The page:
The Shangri-Las 48th Anniversary of No. 1 Hit 'Leader of the Pack'
My friends from high school can attest that I know all the words to “Leader of the Pack,” the Shangri-Las second hit and perhaps their most famous song—melodramatic lyrics and elaborate sound effects and all. By the time I was a teenager, they were hopelessly outdated and campy, but to me, they were still a lot of fun.
If you think “Teen Death” music is out of style, take a look at Lana Del Ray’s “Born to Die” video and think again. Bad boys and deadly smash-ups remain important themes in pop music.
To celebrate the 48th anniversary of "Leader of the Pack" hitting the top of the charts, here are some details about the Shangri-Las, one of the great Girl Groups of the 1960s.
REALLY young! Betty Weiss and her younger sister Mary (Born 1946 and 1948 respectively) went to Andrew Jackson High School in Queens with the Ganser twins, Mary Ann and Margie (1948.) They loved rock 'n' roll, and practiced harmonies together after school. The four girls ranged in age from 15 to 17 when they formed the Shangri-Las under the direction of George “Shadow” Morton in 1963. Morton was an aspiring young song writer/producer with more guts than resume, and their first hit “Remember (Walkin’ in the Sand)” catapulted his career to the famous Brill Building and the girls into the national spotlight. Experienced hit-writer Ellie Greenwich and Jeff Barry from Red Bird Music signed the group up for a five-year exclusive deal, but given the girls’ age, their parents had to sign the contract.
What’s in a name? “Shangri-La” is the name of a mystical harmonious valley in Tibet, described in James Hilton’s bestselling 1933 novel, Lost Horizon. The book, one of FDR’s favorites, was not the girls’ inspiration, nor was the fairly cheesy Frank Capra film from 1937. It was the name of their local Chinese restaurant in Queens. Shangri-La has a bit of exotic orientalism that is an understandable choice for four young girls from a New York City outer borough who wanted to be sophisticated and a little edgy. In fact, they were considered the bad girls of rock ‘n’ roll.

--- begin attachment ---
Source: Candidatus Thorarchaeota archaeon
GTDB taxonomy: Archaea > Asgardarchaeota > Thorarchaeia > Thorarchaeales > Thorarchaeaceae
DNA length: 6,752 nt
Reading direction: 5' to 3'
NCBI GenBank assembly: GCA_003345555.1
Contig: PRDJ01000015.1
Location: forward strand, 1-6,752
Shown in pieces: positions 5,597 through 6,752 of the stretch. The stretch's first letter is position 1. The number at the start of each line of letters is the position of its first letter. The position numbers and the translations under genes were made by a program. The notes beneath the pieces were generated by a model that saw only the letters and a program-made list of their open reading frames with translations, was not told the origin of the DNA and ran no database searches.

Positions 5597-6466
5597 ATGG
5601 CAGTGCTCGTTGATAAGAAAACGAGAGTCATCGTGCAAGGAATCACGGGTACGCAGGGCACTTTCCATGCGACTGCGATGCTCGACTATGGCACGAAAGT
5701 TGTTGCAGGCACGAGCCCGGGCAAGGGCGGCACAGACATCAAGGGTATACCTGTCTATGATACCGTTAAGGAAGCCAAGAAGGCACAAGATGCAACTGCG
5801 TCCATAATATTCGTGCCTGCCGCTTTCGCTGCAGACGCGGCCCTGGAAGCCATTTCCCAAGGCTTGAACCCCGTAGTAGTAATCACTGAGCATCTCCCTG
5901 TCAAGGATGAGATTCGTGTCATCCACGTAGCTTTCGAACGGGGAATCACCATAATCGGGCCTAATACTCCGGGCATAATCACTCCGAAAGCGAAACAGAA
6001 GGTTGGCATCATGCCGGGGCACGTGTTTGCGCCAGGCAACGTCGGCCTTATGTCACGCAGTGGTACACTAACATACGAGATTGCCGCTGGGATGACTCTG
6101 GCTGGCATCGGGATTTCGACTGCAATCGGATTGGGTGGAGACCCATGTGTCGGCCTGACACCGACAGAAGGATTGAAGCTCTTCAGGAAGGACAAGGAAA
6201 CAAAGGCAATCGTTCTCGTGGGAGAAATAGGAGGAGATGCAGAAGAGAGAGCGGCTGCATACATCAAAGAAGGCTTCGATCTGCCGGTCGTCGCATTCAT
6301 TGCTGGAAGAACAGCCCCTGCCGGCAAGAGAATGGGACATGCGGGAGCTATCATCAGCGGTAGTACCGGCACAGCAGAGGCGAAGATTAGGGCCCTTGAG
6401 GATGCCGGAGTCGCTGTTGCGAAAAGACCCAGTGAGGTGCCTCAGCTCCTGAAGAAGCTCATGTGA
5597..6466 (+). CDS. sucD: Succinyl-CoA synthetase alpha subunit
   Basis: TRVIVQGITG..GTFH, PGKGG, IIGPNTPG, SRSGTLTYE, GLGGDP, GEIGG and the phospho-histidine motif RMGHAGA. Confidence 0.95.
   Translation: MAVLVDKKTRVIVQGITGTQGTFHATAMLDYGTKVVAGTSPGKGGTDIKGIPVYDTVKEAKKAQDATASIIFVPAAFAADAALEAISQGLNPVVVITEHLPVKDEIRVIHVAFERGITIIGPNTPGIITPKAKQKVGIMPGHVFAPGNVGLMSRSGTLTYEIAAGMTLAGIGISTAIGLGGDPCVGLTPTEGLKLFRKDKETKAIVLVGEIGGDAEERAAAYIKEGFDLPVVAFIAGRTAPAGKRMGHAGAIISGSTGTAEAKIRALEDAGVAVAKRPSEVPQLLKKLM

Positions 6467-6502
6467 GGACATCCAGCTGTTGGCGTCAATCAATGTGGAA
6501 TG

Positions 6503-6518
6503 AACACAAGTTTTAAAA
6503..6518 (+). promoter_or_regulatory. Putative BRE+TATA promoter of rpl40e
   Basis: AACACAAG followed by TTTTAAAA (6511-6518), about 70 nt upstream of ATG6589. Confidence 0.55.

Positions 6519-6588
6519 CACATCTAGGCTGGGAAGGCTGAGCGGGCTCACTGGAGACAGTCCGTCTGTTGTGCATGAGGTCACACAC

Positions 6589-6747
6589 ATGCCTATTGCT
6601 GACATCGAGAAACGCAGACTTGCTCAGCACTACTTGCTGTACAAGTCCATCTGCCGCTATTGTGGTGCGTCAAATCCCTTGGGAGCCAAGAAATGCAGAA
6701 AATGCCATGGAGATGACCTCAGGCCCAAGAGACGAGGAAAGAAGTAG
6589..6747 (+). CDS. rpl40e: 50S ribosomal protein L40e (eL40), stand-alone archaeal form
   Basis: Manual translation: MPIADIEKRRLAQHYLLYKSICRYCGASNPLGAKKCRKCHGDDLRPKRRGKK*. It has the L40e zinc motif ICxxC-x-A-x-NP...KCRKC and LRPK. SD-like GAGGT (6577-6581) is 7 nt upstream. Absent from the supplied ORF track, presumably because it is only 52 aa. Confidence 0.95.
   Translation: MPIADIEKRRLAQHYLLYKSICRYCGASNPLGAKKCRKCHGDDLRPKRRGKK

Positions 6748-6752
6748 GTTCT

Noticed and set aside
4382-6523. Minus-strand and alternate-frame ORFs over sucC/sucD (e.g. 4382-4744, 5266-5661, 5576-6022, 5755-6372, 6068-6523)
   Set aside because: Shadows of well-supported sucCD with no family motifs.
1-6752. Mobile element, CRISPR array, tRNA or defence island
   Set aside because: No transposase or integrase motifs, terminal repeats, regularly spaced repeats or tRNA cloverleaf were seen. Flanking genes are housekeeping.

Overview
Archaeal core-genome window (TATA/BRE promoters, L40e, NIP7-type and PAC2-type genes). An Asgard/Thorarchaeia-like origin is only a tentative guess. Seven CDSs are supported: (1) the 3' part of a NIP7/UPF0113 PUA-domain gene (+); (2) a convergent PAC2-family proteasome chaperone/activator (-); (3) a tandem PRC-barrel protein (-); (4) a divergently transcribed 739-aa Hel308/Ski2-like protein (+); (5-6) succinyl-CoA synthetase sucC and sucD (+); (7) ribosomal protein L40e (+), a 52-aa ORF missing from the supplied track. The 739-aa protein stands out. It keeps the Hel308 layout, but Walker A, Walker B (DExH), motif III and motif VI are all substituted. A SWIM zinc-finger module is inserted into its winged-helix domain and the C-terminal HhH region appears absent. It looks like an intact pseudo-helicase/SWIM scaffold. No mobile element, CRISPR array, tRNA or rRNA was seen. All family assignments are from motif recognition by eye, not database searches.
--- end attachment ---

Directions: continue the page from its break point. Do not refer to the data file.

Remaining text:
'Shocking' Lyrics. The words to their biggest hit, "Leader of the Pack," were considered so shocking that some radio stations refused to play the song initially. With today’s jaundiced eye, it’s hard to fathom the outrage. Is it that the girl met the misunderstood bad boy at a candy store? Or that her parents didn’t approve?
Even Ellie Greenwich thought the song was too much. Motorcycle guys are just too dangerous, I guess, especially if they die in a reckless crash after being dumped by a 16 year old.
Terrific sound effects. Phil Spector is famous for his “wall-of–sound” productions, but Shadow Morton’s sound effects in “Leader of the Pack” amazed the radio-listening audience—and the local police. Unable to replicate the sound of a loud motorcycle revving, he brought a motorcycle into the studio and laid down a very authentic effects track. The process proved so noisy that neighbors complained, and a policeman issued him a ticket for disturbing the peace. Other songs by the Shangri-Las include dramatic sound effects as well.
Sang with the Best. The Shangri-Las performed with the Beatles in 1964, and the following year toured with the Zombies and Dusty Springfield, which built their significant Japanese and British fan base. Betty Weiss did not tour for the first two years, so most people thought the girls sang as a trio. By 1967, when Mary Ann Ganser left the group, their stardom had faded, and the music world was changing with new acts like Janis Joplin and the Mamas and the Papas shining on stage. The girls disbanded in 1968, reportedly bitter that, while the record companies had sold millions of their recordings, they were paid very little.